What are the benefits of team building that come from having members coach one another? Coaching and mentoring encourages staff members to make a connection. When you're able to bring together employees across generations, employees who have different skill sets and ideas, you'll find that relationships form and employees are able to count on one another.
In other words, coaching and mentoring in the workplace create a foundation for solid teamwork and an environment in which everyone wants to succeed. The more that your staff is brought together and recognizes that they are a team; the more they will be able to contribute. The more your staff are able to contribute within the office on their own and with their teams (and, the better that they feel about coming into work in the morning), the more that will be accomplished.
Team building, therefore, is a vital component to having a thriving business. Strong teams are able to problem solve, lead from within, and focus on bringing staff together. When your staff members recognize business goals and are focused on helping one another succeed, you'll find that they are more productive, more present, and more committed to the success of your company - it really is as simple as that.
Although there are some key differences between coaching and mentoring, the edges are undoubtedly blurred. Mentoring is often referred to as the 'transfer of wisdom'. It is the process by which an individual learns from someone who has worn the same shoes and travelled the same path, someone metaphorically older and wiser. Often the mentor will work in the same organization, as Marion Gillie, partner at Sheppard Moscow, specialists in organizational development, confirms 'The traditional definition of a mentor is usually somebody more senior in your own organization, taking an interest and helping your career path'. Coaching on the other hand concerns itself with amplifying the individual's own knowledge and thought processes. It is about creating a supportive environment in which to challenge and develop critical thinking skills, ideas and behaviors.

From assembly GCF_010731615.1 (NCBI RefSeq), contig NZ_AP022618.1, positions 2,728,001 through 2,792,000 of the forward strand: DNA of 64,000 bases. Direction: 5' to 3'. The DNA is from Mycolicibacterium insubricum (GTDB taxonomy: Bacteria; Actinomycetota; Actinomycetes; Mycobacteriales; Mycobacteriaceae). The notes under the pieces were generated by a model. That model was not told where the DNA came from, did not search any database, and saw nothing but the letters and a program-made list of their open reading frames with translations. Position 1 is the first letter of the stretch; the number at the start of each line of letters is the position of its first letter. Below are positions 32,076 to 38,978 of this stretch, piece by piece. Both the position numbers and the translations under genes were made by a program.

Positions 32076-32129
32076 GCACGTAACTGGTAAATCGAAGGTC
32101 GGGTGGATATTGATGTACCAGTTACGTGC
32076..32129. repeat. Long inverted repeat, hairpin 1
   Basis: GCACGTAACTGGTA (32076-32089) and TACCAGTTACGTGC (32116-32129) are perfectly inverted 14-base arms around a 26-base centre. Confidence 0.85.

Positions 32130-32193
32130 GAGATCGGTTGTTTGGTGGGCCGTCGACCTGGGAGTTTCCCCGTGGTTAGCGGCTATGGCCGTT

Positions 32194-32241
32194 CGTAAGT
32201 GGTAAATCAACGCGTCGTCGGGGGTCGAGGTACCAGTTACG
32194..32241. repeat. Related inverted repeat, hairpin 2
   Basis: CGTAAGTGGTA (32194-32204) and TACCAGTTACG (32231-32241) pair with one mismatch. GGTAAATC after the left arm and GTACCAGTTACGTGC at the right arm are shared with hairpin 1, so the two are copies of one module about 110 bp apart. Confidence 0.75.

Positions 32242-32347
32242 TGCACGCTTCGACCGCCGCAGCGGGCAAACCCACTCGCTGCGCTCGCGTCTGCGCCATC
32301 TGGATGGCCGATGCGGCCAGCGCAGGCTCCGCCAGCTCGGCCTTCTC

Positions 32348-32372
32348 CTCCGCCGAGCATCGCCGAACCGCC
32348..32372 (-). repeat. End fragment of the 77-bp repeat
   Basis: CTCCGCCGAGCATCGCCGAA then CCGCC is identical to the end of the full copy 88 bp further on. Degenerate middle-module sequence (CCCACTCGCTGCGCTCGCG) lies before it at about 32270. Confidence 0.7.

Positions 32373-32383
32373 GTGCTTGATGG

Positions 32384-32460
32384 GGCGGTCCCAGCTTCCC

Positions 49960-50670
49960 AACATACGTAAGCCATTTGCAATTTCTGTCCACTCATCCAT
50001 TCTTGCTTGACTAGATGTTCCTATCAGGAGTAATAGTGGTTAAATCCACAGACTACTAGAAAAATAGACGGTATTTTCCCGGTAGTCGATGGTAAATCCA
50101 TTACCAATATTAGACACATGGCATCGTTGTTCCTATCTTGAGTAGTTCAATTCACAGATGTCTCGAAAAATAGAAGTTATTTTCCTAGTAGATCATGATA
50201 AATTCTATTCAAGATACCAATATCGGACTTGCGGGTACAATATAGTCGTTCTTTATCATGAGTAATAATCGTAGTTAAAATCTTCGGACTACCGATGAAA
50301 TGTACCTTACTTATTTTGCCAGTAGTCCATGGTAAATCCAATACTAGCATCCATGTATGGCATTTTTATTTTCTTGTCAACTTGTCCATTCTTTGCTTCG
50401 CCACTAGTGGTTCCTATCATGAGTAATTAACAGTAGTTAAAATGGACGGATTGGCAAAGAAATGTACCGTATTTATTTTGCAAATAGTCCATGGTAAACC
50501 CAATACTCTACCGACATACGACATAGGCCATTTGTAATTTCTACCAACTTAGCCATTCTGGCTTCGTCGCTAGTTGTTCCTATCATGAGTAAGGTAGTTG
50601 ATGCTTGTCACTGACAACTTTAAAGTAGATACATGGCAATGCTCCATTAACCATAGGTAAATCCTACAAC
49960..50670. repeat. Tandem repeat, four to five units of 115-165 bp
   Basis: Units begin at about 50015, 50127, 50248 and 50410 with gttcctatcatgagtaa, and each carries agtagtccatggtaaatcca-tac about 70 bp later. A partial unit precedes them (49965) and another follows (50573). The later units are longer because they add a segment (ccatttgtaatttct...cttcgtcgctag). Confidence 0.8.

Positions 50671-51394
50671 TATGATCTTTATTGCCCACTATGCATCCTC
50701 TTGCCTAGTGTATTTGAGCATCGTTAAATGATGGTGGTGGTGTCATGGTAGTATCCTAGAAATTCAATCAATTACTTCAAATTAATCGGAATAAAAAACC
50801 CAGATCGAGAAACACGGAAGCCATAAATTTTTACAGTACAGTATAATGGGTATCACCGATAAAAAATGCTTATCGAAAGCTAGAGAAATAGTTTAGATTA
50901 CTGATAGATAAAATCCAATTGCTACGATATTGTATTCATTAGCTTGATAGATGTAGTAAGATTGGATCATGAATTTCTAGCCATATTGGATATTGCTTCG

Organizations implement coaching and mentoring at all levels of a company structure, from graduate recruits to the Chairman. However, as with any program or initiative, success is dependent ultimately on a high degree of senior level buy-in and commitment. Without such support, programs risk death through lack of co-ordination and focus or even disruption by power groups or individuals seeking political gain.
It is unfortunate that coaching and mentoring relationships do not typically occur automatically. Both require careful consideration of requirements, expectations and objectives. Format, content and timescales need to be formally agreed. They are dependent on mutual respect and empathy between both parties and underpinned by a shared commitment to achieving results.
Businesses to consistently strive to implement training programs on mentoring and coaching are often more successful, their employees more productive, and the morale much higher than those companies who do not take the time to ensure mentoring programs are implemented.